Update on the Future of Opscode’s Cookbooks

This is an update on the blog post we made a couple weeks back regarding the future of Opscode’s cookbooks and cookbooks repository. We are going to switch master branch to reflect the changes that have been made in the 0.10.0 branch this week. Aside from removal of a number of cookbooks (which has been done in the 0.10.0 branch), we’ve made several other important changes you should be aware of.

Chef Environments

Several cookbooks that used search also used an “app_environment” attribute which generally came from a role of the same name. This has been replaced with the node’s chef_environment. If you don’t specify an environment for the node, _default will be used instead. This may have adverse effects if you’re using multiple “environment roles”, so you should be careful about upgrading cookbooks to the newer version. The following cookbooks on the community site do not have this change as of the stated version:

  • application 0.99.9
  • database 0.99.0
  • haproxy 0.8.1
  • munin 0.10.1
  • nagios 0.4.4
  • radiant 0.11.3

Newer versions of these cookbooks released to the community site will use Chef 0.10’s environments.

If you’re using the cookbook repository directly, the commit for this change in the repository is 93aedac, you’ll want to make sure you have not updated to that commit until you’re ready to use Chef 0.10’s environments.

Metadata JSON

We maintain cookbook metadata as Ruby DSL files and let knife generate the metadata as JSON. In the updated repository, we have removed the metadata.json files. The reason is, prior to Chef 0.10.0 the metadata was generated in the cookbook directory as “metadata.json” every time a cookbook upload was done. Depending on the local system’s Ruby version, this might cause the file content to be different. When using the Ruby DSL metadata.rb file, there is no need to generate the metadata.json file by knife (cookbook upload and site share commands). To simplify maintenance and prevent these from possibly being forgotten and stale, we simply removed them from the repository. If you prefer the JSON file, you can generate it and remove the metadata.rb file in your own repository.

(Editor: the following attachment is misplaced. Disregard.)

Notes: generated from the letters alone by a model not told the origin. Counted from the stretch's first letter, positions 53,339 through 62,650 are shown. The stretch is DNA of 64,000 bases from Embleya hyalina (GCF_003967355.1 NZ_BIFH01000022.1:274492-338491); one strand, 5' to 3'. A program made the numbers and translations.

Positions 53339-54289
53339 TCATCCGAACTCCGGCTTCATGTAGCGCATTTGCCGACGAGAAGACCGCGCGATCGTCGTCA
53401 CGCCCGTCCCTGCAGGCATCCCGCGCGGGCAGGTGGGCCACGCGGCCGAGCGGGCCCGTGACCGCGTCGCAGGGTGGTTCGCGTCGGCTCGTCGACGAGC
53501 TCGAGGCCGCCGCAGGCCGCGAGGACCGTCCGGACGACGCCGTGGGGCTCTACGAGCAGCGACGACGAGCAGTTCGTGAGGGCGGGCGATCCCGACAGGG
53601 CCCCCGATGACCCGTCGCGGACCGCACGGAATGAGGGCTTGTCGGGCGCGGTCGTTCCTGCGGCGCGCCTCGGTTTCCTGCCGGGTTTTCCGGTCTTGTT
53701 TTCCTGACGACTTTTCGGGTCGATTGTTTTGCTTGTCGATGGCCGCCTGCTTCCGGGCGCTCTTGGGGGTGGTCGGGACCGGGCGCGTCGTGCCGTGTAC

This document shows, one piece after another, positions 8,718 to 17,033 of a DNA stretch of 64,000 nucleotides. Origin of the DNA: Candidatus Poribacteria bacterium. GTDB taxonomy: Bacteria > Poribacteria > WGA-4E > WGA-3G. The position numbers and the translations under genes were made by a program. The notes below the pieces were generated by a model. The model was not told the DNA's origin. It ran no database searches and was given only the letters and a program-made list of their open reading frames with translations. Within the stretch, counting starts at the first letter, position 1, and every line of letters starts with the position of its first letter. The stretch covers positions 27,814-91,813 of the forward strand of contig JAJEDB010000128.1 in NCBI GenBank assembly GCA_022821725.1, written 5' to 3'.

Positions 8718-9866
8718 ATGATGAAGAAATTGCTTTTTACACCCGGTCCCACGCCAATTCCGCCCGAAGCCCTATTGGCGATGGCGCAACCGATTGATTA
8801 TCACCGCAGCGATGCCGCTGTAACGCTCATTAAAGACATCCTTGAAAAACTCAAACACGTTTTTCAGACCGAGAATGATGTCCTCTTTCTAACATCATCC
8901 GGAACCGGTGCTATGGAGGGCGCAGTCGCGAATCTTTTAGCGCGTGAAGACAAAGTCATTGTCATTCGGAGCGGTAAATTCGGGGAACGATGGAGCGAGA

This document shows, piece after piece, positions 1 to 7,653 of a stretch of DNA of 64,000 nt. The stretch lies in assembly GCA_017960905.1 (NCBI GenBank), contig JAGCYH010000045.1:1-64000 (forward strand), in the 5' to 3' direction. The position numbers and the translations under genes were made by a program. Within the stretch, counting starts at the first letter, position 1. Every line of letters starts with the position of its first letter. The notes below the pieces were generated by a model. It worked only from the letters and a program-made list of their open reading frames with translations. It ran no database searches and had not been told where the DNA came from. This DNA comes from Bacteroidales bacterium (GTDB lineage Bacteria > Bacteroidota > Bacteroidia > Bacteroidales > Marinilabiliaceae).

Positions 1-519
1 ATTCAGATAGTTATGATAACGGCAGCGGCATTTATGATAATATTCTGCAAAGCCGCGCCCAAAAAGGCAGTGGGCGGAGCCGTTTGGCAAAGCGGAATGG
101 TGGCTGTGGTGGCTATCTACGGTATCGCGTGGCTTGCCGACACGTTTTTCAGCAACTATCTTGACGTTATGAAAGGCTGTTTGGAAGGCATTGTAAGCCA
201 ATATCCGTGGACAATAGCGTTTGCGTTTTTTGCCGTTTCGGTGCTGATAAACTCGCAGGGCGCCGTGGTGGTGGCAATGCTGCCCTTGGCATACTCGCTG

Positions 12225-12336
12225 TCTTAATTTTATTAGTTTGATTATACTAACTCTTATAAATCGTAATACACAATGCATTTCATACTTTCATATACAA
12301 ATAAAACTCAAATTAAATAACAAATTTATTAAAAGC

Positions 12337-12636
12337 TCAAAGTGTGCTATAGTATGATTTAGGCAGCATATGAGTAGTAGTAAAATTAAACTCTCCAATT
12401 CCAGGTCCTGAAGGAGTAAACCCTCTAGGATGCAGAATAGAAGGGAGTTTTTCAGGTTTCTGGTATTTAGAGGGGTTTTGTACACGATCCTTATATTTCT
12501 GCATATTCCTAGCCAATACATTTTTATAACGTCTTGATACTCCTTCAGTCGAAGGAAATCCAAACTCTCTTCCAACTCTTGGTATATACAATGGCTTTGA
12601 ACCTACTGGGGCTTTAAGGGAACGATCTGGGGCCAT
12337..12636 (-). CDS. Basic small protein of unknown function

This change in Chef is reflected by the following tickets:


We’re not quite done, but we’re actively working to make the cookbooks more consistent. What this means:

  • Attributes will use the quoted string notation, e.g. “node[‘apache’][‘listen_ports’]”.
  • Each cookbook will have a We chose markdown because it is more universally parsable by tools and text editor plugins than RDOC.

We’ll continue to work on these tasks after we’ve moved the branches around in the repository.

Upcoming Steps

The branch formerly known as “0.10.0” is now “future”. We’re going to take the following steps with regard to the repository this week.

  • Ensure the current master is updated.
  • Rebase the “future” branch with current master.
  • Tag repository with “future-freeze” to reflect the point in time where the cookbooks are now.
  • Create a “future-freeze” branch at this same point in time. This is where users who use the GitHub repository as a whole repository, or sub-module should be updated. As the name implies, this will be frozen, and we won’t actively maintain it.
  • Merge the current working branch, “future” into master. This will reflect the changes described in the previous blog post and above.
  • Push master, the “future-freeze” tag and upload cookbooks to community site.

Once the master branch reflects what we’ve planned here, we’ll maintain “master” as we did before. We’re also going to release new versions of the cookbooks to the Community Site.


Joshua Timberman

Joshua Timberman is a Code Cleric at CHEF, where he Cures Technical Debt Wounds for 1d8+5 lines of code, casts Protection from Yaks, and otherwise helps continuously improve internal technical process.